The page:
Let's Get Ready Richardson!
Take action and be prepared for whatever life brings. Get information, tips and tools to prepare your family, home, and neighborhood with Richardson's Office of Emergency Management.
- Purchase a NOAA All Hazards Radio for reliable indoor, audible warnings
- Extreme weather can lead to power outages - Be prepared and contact ONCOR by phone at 888-313-4747 or visit the ONCOR website to report a power outage
- Keep at least 72 hours of supplies on hand- for water that's 1 gallon per person per day
- A family of 4 needs at least 12 gallons of water
- Gather important documents like insurance and medical information
- Prepare loved ones with access and functional needs
- For more preparedness videos, including downloadable, accessible, and ASL versions, visit texasprepares.org
A few simple steps, such as having a disaster supply kit, could help save your life so Let's Get Ready Richardson!
Information about Richardson's Public Warning Systems
- Includes much more than outdoor sirens
- Get notified through multiple methods to make sure you get all emergency messages especially when some systems and networks are impacted
- Purchase a NOAA All-Hazards Radio for indoor warning - Every household and business should have one
- Emergency Notification System - Sign up for alerts through calls, texts, and emails
- Outdoor Warning System (Sirens) - 22 sirens to warn the public when outside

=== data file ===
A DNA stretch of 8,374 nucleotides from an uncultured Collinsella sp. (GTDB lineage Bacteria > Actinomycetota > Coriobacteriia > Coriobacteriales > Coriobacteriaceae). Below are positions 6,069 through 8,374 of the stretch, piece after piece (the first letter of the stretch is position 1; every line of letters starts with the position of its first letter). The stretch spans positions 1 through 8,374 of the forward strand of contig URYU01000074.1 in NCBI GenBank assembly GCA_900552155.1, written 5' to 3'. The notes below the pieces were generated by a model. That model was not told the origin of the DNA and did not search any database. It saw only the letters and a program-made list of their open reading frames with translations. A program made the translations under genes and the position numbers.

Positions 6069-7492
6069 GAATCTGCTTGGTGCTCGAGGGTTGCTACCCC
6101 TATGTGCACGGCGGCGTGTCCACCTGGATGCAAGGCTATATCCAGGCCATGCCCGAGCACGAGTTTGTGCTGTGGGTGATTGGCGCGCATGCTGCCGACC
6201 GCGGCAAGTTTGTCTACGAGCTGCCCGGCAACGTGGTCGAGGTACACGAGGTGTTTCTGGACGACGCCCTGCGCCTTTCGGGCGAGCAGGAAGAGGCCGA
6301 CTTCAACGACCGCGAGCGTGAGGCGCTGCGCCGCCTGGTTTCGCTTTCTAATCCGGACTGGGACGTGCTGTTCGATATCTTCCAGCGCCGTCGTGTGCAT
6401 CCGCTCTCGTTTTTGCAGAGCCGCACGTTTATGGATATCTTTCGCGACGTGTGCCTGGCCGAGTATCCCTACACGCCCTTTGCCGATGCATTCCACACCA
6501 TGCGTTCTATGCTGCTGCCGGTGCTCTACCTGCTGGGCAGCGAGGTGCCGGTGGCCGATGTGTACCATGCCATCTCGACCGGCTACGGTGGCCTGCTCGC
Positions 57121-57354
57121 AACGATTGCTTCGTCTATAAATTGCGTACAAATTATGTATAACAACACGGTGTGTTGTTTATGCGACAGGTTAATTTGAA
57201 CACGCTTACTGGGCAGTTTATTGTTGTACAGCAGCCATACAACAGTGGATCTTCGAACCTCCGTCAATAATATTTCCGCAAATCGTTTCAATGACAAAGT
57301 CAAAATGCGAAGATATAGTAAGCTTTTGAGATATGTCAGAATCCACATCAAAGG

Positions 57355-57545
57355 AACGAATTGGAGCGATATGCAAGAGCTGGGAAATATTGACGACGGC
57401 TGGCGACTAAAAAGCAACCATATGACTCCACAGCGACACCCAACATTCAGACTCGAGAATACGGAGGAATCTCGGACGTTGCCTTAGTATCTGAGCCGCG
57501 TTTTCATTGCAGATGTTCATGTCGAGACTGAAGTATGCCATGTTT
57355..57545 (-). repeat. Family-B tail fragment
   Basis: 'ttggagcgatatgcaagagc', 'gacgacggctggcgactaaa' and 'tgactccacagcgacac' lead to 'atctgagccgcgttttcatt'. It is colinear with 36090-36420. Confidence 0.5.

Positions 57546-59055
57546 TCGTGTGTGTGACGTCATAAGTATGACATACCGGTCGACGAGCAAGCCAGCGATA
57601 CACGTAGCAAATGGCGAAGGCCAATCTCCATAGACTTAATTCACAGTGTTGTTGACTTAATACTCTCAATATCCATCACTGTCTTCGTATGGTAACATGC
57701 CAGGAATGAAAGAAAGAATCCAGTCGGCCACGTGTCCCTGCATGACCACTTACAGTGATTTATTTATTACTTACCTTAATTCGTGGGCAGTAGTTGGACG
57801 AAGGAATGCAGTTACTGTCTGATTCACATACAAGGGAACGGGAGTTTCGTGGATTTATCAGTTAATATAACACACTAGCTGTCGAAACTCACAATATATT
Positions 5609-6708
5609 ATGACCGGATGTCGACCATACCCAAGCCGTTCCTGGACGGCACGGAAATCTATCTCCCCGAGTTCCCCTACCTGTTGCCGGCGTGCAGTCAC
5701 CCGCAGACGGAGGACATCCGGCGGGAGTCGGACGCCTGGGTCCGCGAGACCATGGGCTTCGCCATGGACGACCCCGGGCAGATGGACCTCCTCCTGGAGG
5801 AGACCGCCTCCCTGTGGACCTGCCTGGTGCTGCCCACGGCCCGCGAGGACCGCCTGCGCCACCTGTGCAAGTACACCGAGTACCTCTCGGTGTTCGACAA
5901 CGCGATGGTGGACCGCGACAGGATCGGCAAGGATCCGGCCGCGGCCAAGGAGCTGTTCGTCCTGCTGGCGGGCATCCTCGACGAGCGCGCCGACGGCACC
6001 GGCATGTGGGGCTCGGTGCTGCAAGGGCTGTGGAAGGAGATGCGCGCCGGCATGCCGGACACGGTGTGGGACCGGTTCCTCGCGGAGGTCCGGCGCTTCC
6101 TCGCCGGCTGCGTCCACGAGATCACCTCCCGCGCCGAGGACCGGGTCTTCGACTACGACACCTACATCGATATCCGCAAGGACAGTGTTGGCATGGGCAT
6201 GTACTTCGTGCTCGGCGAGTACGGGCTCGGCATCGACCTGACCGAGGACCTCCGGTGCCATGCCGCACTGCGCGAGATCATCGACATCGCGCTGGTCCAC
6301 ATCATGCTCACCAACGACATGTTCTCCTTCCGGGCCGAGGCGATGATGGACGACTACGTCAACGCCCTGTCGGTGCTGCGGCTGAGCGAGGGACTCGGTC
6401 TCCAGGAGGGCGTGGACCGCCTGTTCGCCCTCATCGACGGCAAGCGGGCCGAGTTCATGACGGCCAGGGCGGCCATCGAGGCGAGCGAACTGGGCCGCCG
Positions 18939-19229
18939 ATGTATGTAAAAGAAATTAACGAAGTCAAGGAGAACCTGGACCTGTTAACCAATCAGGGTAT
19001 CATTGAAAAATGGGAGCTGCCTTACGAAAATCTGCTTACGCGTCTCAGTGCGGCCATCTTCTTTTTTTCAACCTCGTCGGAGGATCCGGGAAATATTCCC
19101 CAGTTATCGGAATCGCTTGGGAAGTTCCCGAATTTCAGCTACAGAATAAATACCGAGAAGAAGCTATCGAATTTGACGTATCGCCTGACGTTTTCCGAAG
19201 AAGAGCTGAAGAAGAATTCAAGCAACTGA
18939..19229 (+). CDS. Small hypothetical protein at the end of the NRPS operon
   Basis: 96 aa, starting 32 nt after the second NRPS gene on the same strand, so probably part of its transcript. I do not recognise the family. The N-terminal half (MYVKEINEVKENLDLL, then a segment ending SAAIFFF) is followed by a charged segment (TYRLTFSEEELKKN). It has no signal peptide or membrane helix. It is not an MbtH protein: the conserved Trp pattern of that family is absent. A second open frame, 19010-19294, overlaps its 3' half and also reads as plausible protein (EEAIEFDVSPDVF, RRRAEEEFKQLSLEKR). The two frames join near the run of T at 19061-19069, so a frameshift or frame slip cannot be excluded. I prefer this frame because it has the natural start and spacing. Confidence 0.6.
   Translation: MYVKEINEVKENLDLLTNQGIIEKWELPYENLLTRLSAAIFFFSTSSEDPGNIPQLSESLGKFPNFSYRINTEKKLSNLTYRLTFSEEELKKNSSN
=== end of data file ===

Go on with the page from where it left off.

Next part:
- Emergency Alert System - National system for TV and Radio including AMBER alerts and other emergency broadcasts
- For regular updates, Follow Richardson Emergency Management on Twitter
Sheltering in a Tornado Event
The City does not have public storm shelters because while they may seem like a good idea, they often come with more risks than benefits to residents including:
- Traveling to a public storm shelter could put you at greater risk than if you sheltered in place. Traffic is likely to get congested if everyone is heading toward one location.
- Tornadoes can happen at night. If a storm wakes you at 2 a.m. you likely won’t have enough time to gather your family, load them into a car and drive to a storm shelter. Sheltering in place affords you the quickest and best protection for a short notice event
- Opening public buildings as storm shelters gives a false sense of security and offers no more protection than a well-built residential structure.
- The City has not built public storm shelters because it would be impossible to shelter even a small percentage of the population. If we were to do this, we are required to build enough shelters to hold more than over 100,000 residents.
To build a safe room for your home or business, visit fema.gov/safe-rooms.
Basic Tornado Safety
- Get to the lowest possible level of a building or structure (First floor, basement, storm cellar)
- Choose an interior room with no windows, such as a closet or bathroom
- Get underneath sturdy piece of furniture and cover neck and head
- Avoid places / rooms with wide-span roofs (cafeterias, gymnasiums, shopping malls)
- Mobile Homes are not safe shelters - pay close attention to weather conditions and make plans before the storm arrives to get to different location quickly
- Apartment dwellers should have a plan in place to get to the lowest level of the complex. Contact your Leasing Office for more information
- Do not attempt to outrun a tornado in your automobile, seek shelter inside a nearby building.
- If stranded outside lie down in a ditch or low lying area away from the vehicle, but remain aware of possible flash flooding
- Do not seek shelter underneath a bridge or overpass
Accommodation requests for persons with disabilities should be made by contacting Taylor Lough via phone at 972-744-4208, via email at ADACoordinator@cor.gov, or by appointment at 411 W. Arapaho Road, Richardson, TX 75080.